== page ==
"Nine Parts of Desire" began with this character, based on the infamous artist Layla Attar.
Visiting family in Baghdad in 1993, Ms. Raffo found herself at the Saddam Art Center one afternoon, transfixed by a painting of a nude figure on a background of trees that stood out among the portraits of the dictator. Ms. Attar had died that year when a bomb hit her house in Baghdad, and Ms. Raffo found herself curious about the artist and her supposed misdoings; dozens of interviews later, she had the central figure in her play.
One by one, Ms. Raffo added characters: for instance, an abaya-wrapped Bedouin woman who discovers her husband in her best friend's bed. For the role, the slender Ms. Raffo transforms herself into a heavy pile of breasts and stomach, as she confesses heartbreak and desire in a monologue that sounds more HBO than how some audiences might perceive women in the Middle East. Last year, the woman upon whom the character is based saw the production in London, where The Independent named it one of the year's five best plays. The actress said the woman later wrote in her journal: "Tonight I felt like a woman. I always feel like an Arab woman, but tonight I am just a woman."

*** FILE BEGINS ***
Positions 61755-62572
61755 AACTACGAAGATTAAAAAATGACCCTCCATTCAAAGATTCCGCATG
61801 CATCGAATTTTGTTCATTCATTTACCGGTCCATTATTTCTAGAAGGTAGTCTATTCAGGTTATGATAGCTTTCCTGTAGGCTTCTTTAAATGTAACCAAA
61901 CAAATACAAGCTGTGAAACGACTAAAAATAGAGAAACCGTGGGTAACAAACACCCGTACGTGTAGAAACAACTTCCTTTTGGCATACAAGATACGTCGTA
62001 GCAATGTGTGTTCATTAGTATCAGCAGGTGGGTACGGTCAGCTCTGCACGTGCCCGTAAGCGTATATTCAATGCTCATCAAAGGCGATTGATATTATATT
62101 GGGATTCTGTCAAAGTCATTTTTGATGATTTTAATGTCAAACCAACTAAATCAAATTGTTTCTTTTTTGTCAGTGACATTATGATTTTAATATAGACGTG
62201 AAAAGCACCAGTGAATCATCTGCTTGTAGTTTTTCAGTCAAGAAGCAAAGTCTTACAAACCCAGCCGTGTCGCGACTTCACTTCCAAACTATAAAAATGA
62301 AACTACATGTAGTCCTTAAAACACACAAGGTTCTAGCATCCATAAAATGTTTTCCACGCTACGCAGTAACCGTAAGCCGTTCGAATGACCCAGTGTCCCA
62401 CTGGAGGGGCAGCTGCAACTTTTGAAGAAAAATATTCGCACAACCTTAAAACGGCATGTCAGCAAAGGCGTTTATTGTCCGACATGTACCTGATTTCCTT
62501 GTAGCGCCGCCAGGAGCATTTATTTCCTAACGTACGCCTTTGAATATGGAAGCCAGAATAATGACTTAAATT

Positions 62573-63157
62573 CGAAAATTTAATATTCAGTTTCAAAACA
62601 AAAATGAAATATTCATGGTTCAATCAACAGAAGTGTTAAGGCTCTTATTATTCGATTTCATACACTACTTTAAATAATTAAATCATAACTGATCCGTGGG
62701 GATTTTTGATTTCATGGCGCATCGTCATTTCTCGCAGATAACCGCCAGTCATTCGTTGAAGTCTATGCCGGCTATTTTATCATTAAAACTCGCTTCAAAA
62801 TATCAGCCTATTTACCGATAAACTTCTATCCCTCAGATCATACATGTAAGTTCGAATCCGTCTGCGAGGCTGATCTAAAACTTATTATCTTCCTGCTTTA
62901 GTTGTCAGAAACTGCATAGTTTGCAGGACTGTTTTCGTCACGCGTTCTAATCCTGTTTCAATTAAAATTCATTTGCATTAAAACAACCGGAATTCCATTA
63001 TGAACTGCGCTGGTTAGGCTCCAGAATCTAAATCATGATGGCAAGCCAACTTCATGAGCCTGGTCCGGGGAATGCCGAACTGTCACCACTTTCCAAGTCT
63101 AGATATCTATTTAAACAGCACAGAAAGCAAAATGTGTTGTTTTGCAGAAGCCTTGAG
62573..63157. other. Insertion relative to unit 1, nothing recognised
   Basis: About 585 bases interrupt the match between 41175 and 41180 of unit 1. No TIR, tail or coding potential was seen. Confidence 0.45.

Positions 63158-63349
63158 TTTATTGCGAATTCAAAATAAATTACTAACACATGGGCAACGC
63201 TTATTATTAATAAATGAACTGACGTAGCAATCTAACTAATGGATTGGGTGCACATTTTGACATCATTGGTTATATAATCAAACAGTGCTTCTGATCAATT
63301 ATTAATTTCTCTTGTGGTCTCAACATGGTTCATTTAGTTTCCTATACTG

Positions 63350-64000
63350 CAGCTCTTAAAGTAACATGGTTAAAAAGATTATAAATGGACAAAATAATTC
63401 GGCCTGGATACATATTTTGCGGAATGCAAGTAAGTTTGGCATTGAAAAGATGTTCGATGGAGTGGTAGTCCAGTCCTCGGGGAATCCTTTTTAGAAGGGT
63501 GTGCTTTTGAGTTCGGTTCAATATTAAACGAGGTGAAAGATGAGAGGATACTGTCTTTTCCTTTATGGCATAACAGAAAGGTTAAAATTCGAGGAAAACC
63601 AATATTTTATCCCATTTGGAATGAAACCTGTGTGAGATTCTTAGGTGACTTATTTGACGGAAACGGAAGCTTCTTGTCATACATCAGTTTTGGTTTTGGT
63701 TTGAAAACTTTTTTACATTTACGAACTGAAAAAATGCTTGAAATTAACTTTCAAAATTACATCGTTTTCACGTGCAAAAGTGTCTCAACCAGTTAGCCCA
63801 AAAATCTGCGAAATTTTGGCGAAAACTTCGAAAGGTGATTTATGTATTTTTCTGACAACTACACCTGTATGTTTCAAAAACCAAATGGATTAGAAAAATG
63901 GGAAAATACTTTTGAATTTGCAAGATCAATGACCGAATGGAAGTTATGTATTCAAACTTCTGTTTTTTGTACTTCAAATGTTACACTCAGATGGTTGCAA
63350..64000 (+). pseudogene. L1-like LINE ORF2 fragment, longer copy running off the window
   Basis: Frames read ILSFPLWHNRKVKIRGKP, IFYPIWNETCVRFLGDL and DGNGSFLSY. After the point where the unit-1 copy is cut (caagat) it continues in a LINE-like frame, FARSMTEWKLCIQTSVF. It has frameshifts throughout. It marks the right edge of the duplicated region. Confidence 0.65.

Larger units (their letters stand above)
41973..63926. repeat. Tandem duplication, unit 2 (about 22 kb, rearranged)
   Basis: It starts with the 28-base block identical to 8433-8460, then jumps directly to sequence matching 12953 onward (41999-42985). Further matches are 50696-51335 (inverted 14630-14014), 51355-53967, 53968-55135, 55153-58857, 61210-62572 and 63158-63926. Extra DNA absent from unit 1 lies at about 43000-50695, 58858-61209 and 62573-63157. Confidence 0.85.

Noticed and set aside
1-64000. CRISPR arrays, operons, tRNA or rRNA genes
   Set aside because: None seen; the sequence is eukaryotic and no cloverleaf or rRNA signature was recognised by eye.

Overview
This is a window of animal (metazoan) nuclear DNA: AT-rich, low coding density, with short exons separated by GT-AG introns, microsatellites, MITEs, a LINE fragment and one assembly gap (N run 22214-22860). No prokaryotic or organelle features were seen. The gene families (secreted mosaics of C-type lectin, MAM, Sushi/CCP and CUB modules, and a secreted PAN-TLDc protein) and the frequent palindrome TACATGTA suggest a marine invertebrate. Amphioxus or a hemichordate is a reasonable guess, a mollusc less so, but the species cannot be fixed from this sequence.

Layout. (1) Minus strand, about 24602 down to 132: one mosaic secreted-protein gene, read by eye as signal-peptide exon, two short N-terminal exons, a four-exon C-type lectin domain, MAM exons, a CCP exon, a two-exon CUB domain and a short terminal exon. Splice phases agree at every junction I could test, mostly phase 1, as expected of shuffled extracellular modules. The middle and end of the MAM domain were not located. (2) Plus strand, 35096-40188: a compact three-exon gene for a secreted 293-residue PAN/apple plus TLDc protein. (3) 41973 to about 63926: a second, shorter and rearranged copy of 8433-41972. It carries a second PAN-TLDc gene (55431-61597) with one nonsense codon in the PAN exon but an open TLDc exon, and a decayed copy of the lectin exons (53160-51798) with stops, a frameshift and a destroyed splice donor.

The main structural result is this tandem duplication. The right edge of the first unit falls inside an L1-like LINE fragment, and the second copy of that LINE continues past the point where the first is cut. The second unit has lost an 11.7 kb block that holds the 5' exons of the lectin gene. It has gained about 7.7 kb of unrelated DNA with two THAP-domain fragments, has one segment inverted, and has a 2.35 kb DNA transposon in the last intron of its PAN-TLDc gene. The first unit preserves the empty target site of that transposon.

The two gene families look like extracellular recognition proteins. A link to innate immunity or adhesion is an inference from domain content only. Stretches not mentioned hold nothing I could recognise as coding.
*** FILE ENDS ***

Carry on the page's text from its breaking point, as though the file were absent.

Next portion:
The play's emphasis on sex is inherent in its title. It comes from a rare translation of a little-known saying, or "hadith," from a Muslim text, the 100 Maxims of Imam Ali, who led the Muslim world a few generations after Muhammad. "God created sexual desire in 10 parts; then he gave 9 parts to women and 1 to men," it says. The journalist Geraldine Brooks unearthed the hadith while seeking a title for her 1995 book about the daily lives of Muslim women, and was stunned to learn recently that Ms. Raffo had co-opted it for the play. (The play takes nothing else from the book.) But when Ms. Brooks read the play, she was so impressed by the material that her initial dismay melted away, she said. "It is resonant," she wrote in an e-mail message. "It unpeels layer upon layer of the characters' lives, never reaching for the easy or simple assumptions about who or what is to blame for their predicaments."
That depth of understanding bemuses even Ms. Raffo, who was raised without any overt Arab influence. "Maybe it's just blood," she says, "or the first gulf war, when I was 20 and I watched it on CNN. That was my defining moment in life and I've been trying to figure out who I am and who they are ever since."